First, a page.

The festival accurately named 'Food Jam' held over two days (July 11th & 12th) and was a great way of bringing together local Cornish businesses. The locals were given a taste of how the street food scene works, featuring a street food trail inviting visitors on a culinary journey thru all the street food vendors whilst also enjoying the surrounding historic gardens. Each vendor had a small plate on offer between £3 to £4 therefore encouraging guests try a bit of everything. The trail continued through the house, gardens and marquee, allowing you to enjoy live music, featured talks, food demos and sample locally crafted beer from the microbrewery, Dynamite Valley.

Mintydukkalabneh by Sea Dips Cornwall

Mintydukkalabneh by Sea Dips Cornwall

Take a look at some of the traders below:

Chocolarder's amazing chocolate selection

Chocolarder's amazing chocolate selection

Steak Sandwich from Chimichurri Cornwall

Steak Sandwich from Chimichurri Cornwall

Yours truly had the job of comparing in the marquee for the weekend, with inspiring talks from Matt Vernon on foraging and how to skin and cook wild rabbit, Richard Musgrave from Downright Delicious on how to prep for a dinner party, Hiromi from Sushi Ichiban Cornwall on how to roll your own sushi, local seaweed talks, and bee conservation and beekeeping talks from on grounds' beekeeper Roger Dewhurst. With many activities and games offering plenty for little people to get involved and ending each day with live music from Preachin' Country, the weekend was a great success with great attendance over both days.

As always I got to eat a lot over the two days from breakfast muffins, wood-fire pizza, Argentinian-inspired steak sandwiches, brioche sliders, pad thai, and custard tarts just to name a few. And as if that wasn’t enough each evening after the festival we’d tuck into the fabulous wares from the traders. Amongst my favourite was the amazing mintydukkalabneh by Sea Dips Cornwall, a creamy, rich, yogurt dip and the equally yummy honeycomb milk chocolate from Chocolarder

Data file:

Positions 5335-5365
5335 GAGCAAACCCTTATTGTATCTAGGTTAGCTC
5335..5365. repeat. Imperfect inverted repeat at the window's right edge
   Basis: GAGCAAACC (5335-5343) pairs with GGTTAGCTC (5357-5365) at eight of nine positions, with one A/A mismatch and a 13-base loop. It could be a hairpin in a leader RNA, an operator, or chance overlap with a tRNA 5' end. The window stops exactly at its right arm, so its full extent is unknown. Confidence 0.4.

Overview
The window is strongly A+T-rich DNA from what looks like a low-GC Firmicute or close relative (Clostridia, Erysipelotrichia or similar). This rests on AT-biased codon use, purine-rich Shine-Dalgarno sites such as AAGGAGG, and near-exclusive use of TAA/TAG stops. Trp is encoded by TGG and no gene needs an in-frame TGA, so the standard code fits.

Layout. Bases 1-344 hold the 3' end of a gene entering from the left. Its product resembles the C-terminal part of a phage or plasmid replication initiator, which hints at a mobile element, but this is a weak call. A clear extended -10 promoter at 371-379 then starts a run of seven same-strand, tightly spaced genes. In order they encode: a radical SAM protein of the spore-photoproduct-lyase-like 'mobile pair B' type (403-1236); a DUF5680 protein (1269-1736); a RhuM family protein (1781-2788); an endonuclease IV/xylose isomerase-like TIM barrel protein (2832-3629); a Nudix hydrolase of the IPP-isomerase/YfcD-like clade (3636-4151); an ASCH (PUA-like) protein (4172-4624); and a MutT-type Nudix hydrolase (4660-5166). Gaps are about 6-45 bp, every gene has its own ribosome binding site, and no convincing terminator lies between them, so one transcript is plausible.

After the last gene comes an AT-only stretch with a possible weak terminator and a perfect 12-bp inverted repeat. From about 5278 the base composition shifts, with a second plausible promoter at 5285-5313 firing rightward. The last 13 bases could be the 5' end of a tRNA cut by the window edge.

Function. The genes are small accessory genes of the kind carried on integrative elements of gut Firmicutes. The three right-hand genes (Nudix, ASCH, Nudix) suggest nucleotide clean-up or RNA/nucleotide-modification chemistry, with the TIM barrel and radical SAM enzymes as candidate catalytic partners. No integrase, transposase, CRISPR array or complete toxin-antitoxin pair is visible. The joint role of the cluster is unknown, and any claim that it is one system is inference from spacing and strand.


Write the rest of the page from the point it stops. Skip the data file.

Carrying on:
So Congrats to Emma and Mia for putting on such a great event, well done to all traders and businesses involved!  ROLL ON, Food Jam 2016...

Emma & I 

Emma & I 

British Pie Awards 2015

Andy Bates


It's April and that can only mean one thing to me... The British Pie Awards!

This year, the British Pie Awards invited me back to not only judge but to also compère their awards lunch the following day.


While looking at the list of judges a few days earlier I discovered that Marcus Bean, lover of all things chocolate and excerise, would be attending and decided via twitter we'd go for a run around the mighty Pie-shire (Leicestershire to be exact) on the morning of the judging. Our plan being that if we were going to be eating pie all day then at least a little morning exercise would just justify what was ahead.


The awards as every year are held in St. Mary's Church with Reverend Kevin Ashby opening up the doors on the two conditions...

  1. That we, the people respect the church
  2. He can be a judge and eat pie too 

On the morning of the big day, the church was buzzing with excitement with local and national press attending. There were 830 pies from over 130 pie makers to be judged and as always it's great to see the Pierates making themselves busy like kids in a candy shop. Before the judging commences 'Revd Kevin' addresses the congregation with a sermon and a pie prayer. 

My chosen category was Class 1 "The Melton Mowbary Pork Pie" to be judged by myself and master baker Richard Watkins (being a 'Bates' I am allowed an wry smile at that title ;). Richard has been making pork pies for years at his family-owned business in Westgate, Gratham and certainly knows his shoulder from belly.

This category calls for all pies to comply with all specifications needed to be an authentic Melton Mowbray Pork Pie by Melton Mowbray Pork Pie Association which is explained as such... "The Melton Mowbray Pork Pie is a distinct product that is recognisably different from other pork pies, both in physical characteristics and in reputation. The sides of a Melton Mowbray Pork Pie are bow-shaped as they are baked free standing, whereas most other pork pies are straight-sided being baked in hoops. The meat used is fresh pork which is naturally grey when cooked, liked roast pork, not pink like other pork pies which used cured pork. The meat must be particulate, as we use chopped pork, not smooth on the palate as most other pork pies are because they used minced meat. The Melton Mowbray Pork Pie is also well jellied and the meat seasoned with salt and pepper."